forensic analysis on drive that won't boot.
Hi everyone, I'm a noob here.
Funny I posted this already but it didn't show up. Weird.
To make a long story short. I have a drive that I have to look at to find out how someone got online account info from.
This drive is not the most forensically sound image. I told our security manager that the way to do it would be boot with my Helix CD (or whatever alternative he'd prefer), and use some derivative of dd to make an image(s) to another connected disk, samba share or netcat socket.
He balked when I guessed it would take all day to do if it was a large drive. He sent one of our field service reps out to do it with Norton Ghost (and I doubt that he used the most secure imaging technique too).
Well the drive doesn't boot. If it was an image, I understand I'm suppose to mount it on the linux loopback device anyway.
However, eveything I seen on tools to get info from the registry, scheduled tasks, eventlogs, etc seems to think one would be booting into the target system. For insance using tools dump audit logs, the registry or using utilities like showbinarymfr.exe from Microsoft. (Oh, yeah, forgot to mention, it's a WinXP Pro machine, SP unknown).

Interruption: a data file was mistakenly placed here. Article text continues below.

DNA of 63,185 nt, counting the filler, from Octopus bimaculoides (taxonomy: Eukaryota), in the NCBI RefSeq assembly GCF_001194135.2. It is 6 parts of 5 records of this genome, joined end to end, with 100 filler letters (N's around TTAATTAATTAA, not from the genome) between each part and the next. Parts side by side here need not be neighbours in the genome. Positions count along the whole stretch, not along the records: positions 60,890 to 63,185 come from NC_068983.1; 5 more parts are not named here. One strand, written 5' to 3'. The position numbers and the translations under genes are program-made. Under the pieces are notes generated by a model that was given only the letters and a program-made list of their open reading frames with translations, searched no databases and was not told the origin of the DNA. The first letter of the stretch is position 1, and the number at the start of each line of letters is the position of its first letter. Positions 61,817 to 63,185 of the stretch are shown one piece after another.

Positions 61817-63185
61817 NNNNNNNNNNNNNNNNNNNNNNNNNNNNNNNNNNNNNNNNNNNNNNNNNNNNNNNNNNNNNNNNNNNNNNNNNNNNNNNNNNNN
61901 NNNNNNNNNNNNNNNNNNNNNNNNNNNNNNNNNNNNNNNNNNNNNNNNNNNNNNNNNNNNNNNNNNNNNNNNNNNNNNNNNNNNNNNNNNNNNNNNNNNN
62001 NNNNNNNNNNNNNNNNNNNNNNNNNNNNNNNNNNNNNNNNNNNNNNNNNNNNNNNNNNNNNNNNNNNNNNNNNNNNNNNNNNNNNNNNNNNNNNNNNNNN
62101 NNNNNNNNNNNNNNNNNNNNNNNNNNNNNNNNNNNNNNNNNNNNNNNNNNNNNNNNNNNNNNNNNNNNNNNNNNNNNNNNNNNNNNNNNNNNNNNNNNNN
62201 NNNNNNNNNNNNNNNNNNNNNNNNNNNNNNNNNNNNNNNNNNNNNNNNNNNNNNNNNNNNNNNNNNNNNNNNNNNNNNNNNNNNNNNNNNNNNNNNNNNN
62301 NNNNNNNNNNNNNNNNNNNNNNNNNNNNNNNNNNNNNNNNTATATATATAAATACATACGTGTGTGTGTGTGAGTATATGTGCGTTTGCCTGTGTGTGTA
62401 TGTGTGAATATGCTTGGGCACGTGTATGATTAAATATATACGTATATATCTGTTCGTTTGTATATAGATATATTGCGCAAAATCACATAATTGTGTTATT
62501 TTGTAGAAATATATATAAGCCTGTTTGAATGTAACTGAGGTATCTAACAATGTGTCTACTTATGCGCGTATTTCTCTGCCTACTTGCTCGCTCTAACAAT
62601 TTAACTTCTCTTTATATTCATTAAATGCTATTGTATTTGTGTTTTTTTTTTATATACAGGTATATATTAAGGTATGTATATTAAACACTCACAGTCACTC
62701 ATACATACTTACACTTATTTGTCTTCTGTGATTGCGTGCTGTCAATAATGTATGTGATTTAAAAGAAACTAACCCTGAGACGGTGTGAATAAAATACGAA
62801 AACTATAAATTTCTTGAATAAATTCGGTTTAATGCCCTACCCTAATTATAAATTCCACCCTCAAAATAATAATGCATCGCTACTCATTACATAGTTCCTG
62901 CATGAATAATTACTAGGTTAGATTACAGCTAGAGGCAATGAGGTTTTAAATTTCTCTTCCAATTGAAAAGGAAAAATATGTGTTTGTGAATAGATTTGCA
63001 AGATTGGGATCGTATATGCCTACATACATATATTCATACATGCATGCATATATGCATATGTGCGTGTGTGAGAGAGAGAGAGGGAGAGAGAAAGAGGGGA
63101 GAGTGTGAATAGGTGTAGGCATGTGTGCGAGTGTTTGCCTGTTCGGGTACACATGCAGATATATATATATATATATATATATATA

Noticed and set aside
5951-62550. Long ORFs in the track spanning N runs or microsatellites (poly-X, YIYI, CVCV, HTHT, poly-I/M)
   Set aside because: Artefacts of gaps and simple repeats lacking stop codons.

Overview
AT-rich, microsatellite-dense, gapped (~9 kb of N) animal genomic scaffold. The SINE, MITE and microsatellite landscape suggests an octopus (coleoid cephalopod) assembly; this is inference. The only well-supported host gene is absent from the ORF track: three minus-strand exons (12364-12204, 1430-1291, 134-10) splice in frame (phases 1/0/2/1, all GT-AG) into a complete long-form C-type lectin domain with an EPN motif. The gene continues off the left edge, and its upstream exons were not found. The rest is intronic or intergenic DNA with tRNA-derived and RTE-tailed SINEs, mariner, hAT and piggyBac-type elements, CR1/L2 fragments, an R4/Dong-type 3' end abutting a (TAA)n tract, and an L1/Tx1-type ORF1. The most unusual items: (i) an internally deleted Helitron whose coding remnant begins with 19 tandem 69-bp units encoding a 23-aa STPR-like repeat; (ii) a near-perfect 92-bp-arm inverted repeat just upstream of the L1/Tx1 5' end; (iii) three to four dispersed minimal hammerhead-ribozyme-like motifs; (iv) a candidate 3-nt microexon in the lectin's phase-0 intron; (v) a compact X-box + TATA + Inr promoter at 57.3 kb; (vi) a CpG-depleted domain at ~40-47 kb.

I suppose I can get MAC times, using if I booted using Helix, mounted the ntfs drive (it has a boot.ini file ==> ntfs), and looked on Helix for the appropriate tool, but I'm not sure what it's system time would be set as.
How would one approach doing forensics on this?
Thanks for any advice,
If you are looking for information from the registry, you do not need any special tools as such. You say you are using HELIX - so mount the drive or volume in HELIX (that is if you can see it and read it as a device) and copy out the users NTUSER.DAT file (found at %\Documents and Settings\*username*\) and the entire CONFIG folder (found at %\Windows\System32\config) to another drive or store. These contain all the registry files.
You can then use a Windows XP OS with your store attached and impliment regedt32 to import the registry hives from the CONFIG folder.
Also you can import all the event log activity into your Windows Event viewer in XP.
Also (no disrespect here intended), it might be prudent to employ professional services, as the job has possibly been mishandled from the start, as it doesn't sound like your field service rep has imaged it correctly and someone who practices FC may be able to save it.
If your looking for how someone got an online account, it might not even be on the drive. Social engineering, public info and other things might be the culprit.
Can you let us know the details of the hacked account? We might be able to at least help find what might a good place to look..
Paris Hilton says "never use your famous pets name as an account reset answer" 🙄